Oncology organizations and NCI are helping cancer patients and oncologists displaced by Hurricane Katrina.

The American Society of Clinical Oncology is helping to coordinate treatment services. The following resources can be found at www.asco.org/katrina:

  • Hurricane Katrina Message Board, searchable by keyword, is a physician/patient locator and communications tool. Messages are welcome from dislocated patients or from health care providers treating hurricane victims who need to consult with those patients’ cancer doctors.
  • NCI assistance: Because many displaced patients do not have internet access, ASCO and NCI are collaborating to help connect patients with alternate cancer care providers, using NCI’s toll-free operators who are aided by ASCO’s online resources. Live assistance is available at 1-800-4CANCER.
  • List of oncology practices accepting displaced patients: ASCO is maintaining a list of oncology practices in Louisiana, Mississippi, and Texas, as well as in several other states, that have indicated their ability to care for patients in need of urgent treatment during this time. Patients can call the listed doctors’ offices or cancer centers to learn more about receiving treatment while they are unable to access their primary cancer care facilities.

The American Society for Therapeutic Radiology and Oncology has a list of radiation therapy facilities around the country willing to treat patients who have been evacuated from the area. That list is available at www.astro.org/katrina.htm.

Getting medical records for these patients will be a challenge, ASTRO officials said. A consortium of providers from the Gulf Coast region have established a call center through the Western Michigan Cancer Center in Kalamazoo, Mich., where displaced oncologists can register. This will allow the new radiation oncologist to talk to the original doctor to ensure that people with cancer continue to receive the proper treatments. That number, 1-800-636-3876.

For patients enrolled on NCI-sponsored clinical trials, and doctors who are asked to treat cancer patients who have been on an NCI-sponsored trial, NCI has established a phone number, 301-496-5725.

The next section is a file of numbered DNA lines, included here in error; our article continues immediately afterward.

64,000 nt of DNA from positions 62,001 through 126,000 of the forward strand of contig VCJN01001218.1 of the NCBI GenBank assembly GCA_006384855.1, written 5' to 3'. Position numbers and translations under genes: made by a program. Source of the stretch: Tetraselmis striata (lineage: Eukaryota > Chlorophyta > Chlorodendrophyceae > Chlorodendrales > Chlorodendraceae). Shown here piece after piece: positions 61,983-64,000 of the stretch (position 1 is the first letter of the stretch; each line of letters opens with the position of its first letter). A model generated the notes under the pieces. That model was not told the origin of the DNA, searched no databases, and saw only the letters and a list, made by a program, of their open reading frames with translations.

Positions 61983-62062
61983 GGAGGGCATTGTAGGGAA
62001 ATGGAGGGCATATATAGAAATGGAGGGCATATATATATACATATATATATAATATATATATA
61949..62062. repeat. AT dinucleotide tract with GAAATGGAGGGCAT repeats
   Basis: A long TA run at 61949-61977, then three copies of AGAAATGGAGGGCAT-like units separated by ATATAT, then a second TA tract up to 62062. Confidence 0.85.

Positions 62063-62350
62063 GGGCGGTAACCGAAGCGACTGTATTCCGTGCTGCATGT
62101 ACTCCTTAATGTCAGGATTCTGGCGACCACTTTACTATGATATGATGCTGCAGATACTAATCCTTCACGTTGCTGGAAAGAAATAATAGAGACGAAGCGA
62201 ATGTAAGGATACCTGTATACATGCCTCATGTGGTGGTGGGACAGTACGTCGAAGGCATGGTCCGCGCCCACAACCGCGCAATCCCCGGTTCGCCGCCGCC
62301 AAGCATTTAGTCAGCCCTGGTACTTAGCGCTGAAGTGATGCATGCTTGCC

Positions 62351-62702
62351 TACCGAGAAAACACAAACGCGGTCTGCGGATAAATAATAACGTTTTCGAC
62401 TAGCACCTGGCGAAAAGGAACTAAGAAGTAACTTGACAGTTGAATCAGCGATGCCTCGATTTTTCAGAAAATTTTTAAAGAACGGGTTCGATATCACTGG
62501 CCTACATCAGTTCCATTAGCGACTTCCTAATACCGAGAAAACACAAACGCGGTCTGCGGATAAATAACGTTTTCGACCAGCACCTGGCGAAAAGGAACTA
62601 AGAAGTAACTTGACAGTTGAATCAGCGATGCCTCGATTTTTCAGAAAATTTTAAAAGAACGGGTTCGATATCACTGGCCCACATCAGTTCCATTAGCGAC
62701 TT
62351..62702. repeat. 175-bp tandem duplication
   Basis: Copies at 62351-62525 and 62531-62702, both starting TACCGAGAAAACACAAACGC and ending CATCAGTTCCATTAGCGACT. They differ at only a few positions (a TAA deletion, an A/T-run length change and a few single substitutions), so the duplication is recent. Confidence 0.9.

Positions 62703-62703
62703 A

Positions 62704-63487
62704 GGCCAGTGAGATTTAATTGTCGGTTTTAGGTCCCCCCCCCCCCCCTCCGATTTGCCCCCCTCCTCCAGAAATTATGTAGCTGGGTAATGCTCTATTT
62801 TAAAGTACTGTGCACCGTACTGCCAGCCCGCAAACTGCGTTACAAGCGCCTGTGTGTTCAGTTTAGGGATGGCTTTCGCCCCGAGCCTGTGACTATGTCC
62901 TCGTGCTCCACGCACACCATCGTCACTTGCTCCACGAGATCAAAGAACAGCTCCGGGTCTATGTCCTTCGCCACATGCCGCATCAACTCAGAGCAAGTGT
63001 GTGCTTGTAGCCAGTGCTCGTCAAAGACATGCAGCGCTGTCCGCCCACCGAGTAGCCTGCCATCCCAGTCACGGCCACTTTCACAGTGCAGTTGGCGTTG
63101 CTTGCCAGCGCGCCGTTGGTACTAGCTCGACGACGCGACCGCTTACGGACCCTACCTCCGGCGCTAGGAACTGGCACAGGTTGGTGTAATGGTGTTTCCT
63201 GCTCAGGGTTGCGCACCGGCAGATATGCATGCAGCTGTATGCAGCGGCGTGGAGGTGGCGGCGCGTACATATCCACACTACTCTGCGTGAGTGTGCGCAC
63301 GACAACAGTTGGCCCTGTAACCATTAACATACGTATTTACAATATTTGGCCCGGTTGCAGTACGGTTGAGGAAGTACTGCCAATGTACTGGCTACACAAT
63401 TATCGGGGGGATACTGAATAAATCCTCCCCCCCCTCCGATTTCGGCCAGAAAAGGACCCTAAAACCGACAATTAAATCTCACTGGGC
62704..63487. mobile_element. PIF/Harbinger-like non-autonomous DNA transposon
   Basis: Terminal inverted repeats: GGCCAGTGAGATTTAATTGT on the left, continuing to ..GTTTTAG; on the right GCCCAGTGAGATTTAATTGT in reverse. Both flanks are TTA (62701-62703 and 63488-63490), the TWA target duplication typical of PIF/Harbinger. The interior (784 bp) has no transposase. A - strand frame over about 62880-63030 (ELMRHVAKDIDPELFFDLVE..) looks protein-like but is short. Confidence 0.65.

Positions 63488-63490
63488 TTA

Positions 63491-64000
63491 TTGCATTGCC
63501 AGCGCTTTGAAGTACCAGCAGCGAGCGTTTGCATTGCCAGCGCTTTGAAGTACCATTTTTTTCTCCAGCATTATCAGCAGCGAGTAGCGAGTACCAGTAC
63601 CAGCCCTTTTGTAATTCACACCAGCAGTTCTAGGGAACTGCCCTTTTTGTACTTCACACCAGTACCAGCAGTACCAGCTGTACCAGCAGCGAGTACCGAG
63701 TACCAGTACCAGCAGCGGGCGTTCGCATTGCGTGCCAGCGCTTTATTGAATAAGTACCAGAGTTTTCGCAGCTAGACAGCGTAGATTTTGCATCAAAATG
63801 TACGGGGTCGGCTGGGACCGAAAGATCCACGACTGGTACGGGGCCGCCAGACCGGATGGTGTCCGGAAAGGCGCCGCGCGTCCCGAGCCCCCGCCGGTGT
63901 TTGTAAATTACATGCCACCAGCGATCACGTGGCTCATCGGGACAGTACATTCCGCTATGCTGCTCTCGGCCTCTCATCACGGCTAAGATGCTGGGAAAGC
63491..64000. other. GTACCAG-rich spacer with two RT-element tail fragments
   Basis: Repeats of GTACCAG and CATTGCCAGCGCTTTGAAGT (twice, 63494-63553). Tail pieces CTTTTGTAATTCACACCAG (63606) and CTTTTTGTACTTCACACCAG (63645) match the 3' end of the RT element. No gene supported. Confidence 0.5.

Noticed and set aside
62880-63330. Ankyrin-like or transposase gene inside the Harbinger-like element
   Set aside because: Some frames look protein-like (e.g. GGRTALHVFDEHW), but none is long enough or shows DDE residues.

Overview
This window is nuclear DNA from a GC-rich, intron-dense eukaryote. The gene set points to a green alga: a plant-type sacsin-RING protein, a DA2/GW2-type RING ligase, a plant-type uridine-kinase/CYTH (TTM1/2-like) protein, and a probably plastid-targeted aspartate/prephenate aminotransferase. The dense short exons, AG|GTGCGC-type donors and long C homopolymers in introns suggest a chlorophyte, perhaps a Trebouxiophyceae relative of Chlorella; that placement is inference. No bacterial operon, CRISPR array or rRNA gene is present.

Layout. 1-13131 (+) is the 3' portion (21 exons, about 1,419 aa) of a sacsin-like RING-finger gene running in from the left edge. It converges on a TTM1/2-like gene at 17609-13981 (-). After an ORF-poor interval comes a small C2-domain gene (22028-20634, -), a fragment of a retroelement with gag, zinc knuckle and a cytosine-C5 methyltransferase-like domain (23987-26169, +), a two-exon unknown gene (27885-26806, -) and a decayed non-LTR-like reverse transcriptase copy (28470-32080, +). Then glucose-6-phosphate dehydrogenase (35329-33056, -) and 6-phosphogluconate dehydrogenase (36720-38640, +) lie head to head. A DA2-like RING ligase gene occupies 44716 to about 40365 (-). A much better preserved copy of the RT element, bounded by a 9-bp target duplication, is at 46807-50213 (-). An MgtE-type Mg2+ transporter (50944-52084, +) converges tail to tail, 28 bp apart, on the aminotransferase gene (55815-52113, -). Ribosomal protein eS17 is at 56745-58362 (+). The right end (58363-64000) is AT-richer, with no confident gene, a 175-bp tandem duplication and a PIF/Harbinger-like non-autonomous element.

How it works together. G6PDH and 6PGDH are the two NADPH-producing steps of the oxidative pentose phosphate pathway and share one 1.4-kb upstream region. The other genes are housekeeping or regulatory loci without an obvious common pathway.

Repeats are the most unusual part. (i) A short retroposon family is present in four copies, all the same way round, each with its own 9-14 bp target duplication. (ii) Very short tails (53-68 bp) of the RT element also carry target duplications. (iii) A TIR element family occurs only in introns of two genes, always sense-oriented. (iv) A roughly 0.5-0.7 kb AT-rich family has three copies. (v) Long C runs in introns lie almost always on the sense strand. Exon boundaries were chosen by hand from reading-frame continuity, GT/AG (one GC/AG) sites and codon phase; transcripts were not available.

During the emergency, NCI will send cancer investigational drugs for displaced patients to sites that had not previously participated in trials, assist with sharing of cancer drug supplies, assist with regulatory issues, and provide protocols to physicians caring for cancer trial patients in emergency situations.

Mark Clanton, NCI deputy director for cancer care delivery systems, is coordinating the NCI efforts. “Our first and foremost concern is the safety and well-being of medical personnel and patients in the area,” Clanton said in a prepared statement. “We are marshalling all available communication and information resources to accomplish this, and are also working to help NIH address the needs of displaced researchers and others.”

An NCI Web page, http://www.cancer.gov/katrina, includes a clinical trials search form to help displaced cancer patients on clinical trials determine what specific trial they are participating in and to help them find an alternative site to continue their treatment vital information.

NCI assessing the number of displaced researchers and laboratories to help determine how their research can be resumed in a different location, the Institute said.

The American Cancer Society said it can provide patients and caregivers information on national and state-specific resources for food, shelter, transportation, and medical assistance, is available by calling 1-800-ACS-2345 or at www.cancer.org/katrina.

NIH has deployed a medical team to a field hospital in Meridian, Miss., and has offered 100 beds at the NIH Clinical Center for patients who may need to be transferred to the NIH campus. Further information from HHS is available at http://www.hhs.gov/katrina/.